Ben: I don’t know if you’ve been through another tech cycle where it felt like things were moving this fast or there was so much uncertainty around why things worked a certain way and how to benchmark. What are some of the most exciting applications that you’re seeing with partners and clients? And can you connect that back to open source?
Savio: The open source community’s impact is vital to the speed, rate, and pace of innovation. That is well aligned with how IBM operates. We’ve been actively developing with open-source communities for decades. When we thought about building “what’s next,” we didn’t start with a proprietary approach. Instead, we determined how to take the best of what the community has already developed and ensure we’re contributing back.
Whether it’s Ray, PyTorch or CodeFlare for training and validating models, or Service Mesh and Hugging Face for tuning and serving models, we have developers contributing to those projects. So, what does this look like in the real world? I’ll share a few examples of how partners are benefiting from their collaboration with IBM.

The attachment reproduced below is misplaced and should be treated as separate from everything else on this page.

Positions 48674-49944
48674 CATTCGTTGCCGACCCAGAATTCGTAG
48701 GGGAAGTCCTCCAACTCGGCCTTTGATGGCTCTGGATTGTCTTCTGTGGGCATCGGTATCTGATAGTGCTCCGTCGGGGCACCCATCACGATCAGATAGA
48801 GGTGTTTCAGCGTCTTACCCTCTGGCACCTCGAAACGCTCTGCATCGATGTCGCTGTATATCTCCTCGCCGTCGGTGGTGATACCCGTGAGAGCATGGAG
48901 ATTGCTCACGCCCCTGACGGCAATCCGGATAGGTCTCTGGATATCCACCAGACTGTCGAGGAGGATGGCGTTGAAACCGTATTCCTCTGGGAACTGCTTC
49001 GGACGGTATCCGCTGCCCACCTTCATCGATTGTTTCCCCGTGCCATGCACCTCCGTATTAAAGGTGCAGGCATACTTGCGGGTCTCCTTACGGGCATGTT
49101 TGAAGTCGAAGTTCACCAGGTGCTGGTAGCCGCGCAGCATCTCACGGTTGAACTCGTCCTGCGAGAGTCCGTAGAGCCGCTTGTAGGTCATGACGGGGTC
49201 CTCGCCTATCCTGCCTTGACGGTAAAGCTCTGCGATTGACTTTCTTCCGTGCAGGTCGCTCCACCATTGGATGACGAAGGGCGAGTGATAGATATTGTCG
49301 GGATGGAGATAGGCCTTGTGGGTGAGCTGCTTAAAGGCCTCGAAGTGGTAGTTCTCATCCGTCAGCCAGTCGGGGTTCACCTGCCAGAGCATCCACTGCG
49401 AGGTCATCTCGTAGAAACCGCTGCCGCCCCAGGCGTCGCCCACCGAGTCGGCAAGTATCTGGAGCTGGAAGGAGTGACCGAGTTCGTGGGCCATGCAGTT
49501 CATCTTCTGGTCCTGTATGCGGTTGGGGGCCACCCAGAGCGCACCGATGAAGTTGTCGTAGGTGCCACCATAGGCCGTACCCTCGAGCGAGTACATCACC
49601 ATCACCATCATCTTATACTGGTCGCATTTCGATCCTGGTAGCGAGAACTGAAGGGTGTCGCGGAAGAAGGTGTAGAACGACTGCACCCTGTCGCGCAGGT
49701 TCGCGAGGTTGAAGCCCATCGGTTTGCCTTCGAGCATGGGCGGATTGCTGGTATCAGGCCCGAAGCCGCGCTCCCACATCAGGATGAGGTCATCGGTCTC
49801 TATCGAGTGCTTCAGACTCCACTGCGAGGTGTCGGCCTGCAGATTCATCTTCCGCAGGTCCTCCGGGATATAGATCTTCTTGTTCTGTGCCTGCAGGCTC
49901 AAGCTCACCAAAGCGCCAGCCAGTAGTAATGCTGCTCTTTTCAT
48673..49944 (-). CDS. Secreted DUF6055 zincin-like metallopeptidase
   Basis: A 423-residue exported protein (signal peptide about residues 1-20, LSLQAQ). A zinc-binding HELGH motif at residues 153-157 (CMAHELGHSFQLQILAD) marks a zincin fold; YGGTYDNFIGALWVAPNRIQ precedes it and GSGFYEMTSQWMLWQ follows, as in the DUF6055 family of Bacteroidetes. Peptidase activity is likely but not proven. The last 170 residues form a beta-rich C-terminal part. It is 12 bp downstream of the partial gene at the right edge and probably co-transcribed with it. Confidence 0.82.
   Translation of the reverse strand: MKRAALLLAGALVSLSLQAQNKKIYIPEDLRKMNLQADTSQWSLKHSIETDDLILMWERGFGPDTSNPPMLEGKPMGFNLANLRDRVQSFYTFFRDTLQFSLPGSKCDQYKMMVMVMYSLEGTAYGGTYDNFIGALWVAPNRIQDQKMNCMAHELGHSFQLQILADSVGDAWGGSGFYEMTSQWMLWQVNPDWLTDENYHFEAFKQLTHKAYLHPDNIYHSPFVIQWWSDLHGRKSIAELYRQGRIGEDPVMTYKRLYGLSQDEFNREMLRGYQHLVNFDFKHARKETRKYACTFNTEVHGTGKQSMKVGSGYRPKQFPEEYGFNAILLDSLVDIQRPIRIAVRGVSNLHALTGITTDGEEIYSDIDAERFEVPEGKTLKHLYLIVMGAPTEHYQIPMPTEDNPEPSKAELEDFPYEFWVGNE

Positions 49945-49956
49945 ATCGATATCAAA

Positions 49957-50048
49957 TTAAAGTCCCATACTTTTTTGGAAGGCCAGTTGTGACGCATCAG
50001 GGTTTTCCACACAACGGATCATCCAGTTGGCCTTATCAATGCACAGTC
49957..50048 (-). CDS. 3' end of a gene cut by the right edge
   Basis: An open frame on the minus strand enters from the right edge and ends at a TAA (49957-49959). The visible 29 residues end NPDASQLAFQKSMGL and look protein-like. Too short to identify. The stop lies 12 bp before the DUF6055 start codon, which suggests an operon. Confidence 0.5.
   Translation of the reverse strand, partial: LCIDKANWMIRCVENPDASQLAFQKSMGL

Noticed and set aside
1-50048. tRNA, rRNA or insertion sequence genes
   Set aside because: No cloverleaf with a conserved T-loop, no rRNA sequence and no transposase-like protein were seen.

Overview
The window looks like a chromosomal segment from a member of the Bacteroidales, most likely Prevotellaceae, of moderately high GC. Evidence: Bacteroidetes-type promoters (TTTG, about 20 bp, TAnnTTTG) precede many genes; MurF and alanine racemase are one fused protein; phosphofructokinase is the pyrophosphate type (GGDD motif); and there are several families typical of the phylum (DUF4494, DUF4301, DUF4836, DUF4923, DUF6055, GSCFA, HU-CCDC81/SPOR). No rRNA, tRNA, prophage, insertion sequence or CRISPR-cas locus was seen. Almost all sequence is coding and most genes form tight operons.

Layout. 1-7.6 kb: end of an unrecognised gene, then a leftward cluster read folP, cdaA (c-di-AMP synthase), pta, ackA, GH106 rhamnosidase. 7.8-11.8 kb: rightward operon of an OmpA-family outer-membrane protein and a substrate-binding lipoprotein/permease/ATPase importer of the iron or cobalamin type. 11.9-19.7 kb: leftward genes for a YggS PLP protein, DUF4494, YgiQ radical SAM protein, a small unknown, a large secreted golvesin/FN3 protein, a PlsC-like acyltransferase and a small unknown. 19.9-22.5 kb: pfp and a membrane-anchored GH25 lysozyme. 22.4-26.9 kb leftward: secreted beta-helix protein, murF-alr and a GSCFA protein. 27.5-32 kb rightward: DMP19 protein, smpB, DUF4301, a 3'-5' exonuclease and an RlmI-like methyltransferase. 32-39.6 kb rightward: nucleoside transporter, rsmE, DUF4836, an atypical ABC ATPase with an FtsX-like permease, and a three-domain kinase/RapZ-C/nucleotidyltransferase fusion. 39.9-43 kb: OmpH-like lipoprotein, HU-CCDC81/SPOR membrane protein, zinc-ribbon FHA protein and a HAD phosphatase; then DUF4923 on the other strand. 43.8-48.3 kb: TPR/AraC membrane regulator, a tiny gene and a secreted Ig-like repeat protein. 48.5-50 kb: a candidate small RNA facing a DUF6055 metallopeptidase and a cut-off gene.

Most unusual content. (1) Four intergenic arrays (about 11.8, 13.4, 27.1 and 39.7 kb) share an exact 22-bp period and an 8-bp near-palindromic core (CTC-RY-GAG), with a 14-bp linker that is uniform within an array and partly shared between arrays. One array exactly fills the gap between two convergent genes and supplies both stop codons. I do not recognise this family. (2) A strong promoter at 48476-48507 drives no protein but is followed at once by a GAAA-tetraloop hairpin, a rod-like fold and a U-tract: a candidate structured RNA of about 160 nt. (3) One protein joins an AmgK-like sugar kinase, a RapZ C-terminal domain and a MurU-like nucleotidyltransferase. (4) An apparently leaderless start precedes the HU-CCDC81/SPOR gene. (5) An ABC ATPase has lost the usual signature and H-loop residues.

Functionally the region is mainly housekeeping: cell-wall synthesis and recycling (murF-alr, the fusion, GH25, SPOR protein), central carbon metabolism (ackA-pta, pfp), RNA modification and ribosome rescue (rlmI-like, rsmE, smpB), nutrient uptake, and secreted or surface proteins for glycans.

Make Music Count is a partner in the edtech space using IBM watsonx Assistant to help students learn math and music through a conversational AI approach where the students can ask questions and get responses. This isn’t a simple bot; this is something that learns and understands what the student is asking, what their level of education is, and takes that into account with the response.
In the space industry, Ubotica Technologies is partnering with IBM to leverage IBM cloud infrastructure and watsonx.ai components, intending to simplify the process for a developer to get their application running onboard a satellite.
Raj: As Savio laid out, we’re seeing incredible interest in AI adoption from partners across industries, made up of all shapes and sizes – from startups to enterprises. That is one of the reasons I love my job at IBM. We’re able to help different sized companies navigate and scale responsible AI to address their business needs.
Ryan: So, if people want to learn more about watsonx, where should they go?